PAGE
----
, Muskogee, OK

Local News

February 20, 2014

Labor official knocks ‘name and shame’ rule

Oklahoma’s labor commissioner lamented a proposed federal rule regulators say would improve workplace safety but detractors describe as a name-and-shame tactic subject to misuse.

Labor Commissioner Mark Costello made his comments during a luncheon Thursday where he addressed Greater Muskogee Manufacturers Alliance members and other business interests. Costello said workplace safety is paramount, but he expressed concerns about the “unintended consequences” that could flow from implementing the proposed rule.

The Occupational Safety and Health Administration published the proposed rule in November and will be accepting comments until March 10. The rule would require companies with 250 or more employees submit electronically real-time information about workplace injury and illnesses, which companies already compile and report, for public dissemination on OSHA’s website.

Costello, who testified before a rule-making committee in Washington, said there are too many unknowns that could flow from a rule intended to improve tracking of workplace injuries and illnesses. During his Muskogee visit, Costello outlined the “unintended consequences” that could occur by the online publishing of workplace safety data.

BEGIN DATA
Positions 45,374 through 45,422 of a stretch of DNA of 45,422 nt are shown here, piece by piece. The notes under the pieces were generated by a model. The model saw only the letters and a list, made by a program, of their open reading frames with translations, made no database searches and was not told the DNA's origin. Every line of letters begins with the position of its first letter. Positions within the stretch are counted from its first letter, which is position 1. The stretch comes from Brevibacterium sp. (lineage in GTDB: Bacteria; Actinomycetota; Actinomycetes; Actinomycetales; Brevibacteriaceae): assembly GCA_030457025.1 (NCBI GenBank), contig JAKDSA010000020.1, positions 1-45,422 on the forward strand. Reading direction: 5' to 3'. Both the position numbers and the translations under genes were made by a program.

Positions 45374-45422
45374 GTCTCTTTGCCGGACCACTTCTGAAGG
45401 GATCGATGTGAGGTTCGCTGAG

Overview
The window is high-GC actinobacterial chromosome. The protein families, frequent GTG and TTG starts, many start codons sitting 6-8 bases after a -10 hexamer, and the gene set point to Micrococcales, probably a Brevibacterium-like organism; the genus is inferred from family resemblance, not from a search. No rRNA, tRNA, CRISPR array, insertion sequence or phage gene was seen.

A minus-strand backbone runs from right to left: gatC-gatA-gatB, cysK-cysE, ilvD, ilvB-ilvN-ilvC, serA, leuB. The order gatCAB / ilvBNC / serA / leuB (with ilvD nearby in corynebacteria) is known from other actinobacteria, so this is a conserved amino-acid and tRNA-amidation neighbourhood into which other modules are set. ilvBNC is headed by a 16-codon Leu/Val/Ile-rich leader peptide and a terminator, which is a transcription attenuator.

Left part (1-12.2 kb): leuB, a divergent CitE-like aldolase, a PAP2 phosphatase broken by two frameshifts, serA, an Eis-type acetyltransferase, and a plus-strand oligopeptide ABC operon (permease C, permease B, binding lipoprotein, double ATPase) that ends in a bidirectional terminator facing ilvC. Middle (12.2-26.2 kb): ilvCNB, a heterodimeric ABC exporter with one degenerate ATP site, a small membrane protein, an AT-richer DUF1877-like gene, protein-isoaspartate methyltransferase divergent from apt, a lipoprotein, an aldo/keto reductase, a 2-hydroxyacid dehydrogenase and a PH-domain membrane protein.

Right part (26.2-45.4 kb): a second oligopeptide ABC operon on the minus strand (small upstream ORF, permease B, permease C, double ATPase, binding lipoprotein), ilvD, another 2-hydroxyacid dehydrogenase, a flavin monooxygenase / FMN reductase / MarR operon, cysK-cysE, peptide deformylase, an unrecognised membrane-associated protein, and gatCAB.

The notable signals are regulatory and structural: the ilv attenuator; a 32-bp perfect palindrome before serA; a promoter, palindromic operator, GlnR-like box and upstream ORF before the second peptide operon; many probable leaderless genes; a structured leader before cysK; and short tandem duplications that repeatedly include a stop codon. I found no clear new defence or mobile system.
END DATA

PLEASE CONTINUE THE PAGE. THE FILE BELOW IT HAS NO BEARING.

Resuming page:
“In this instance, who will benefit?” said Costello, who confirmed his plans to seek a second term. “Well, I would argue the trial lawyers. I would argue the union organizers. I would argue that your competitors will benefit.”

Instead of naming and shaming companies into compliance, Costello advocated a voluntary safety program already available. The Safety Pays program, he said, that helps companies achieve compliance “with the highest federal standards,” reduce accident rates and worker compensation costs, and improve employee morale.

“That is an example of (a) good workplace safety” program, Costello said. “That we’re attempting to name you for safety records and shame you, that’s not the purview of the federal government.”

Costello predicted that what he called an “anti-business” rule would be a “wealth destroyer” and “another burden on you guys.” He said it would “encourage bad behavior,” “dishonesty” and “misreporting” of workplace safety data.

He urged those who attended Thursday’s luncheon and other companies that would be affected by the proposed rule to submit opposing comments. Comments may be submitted electronically at, the federal e-rulemaking portal.

Reach D.E. Smoot at (918) 684-2901 or

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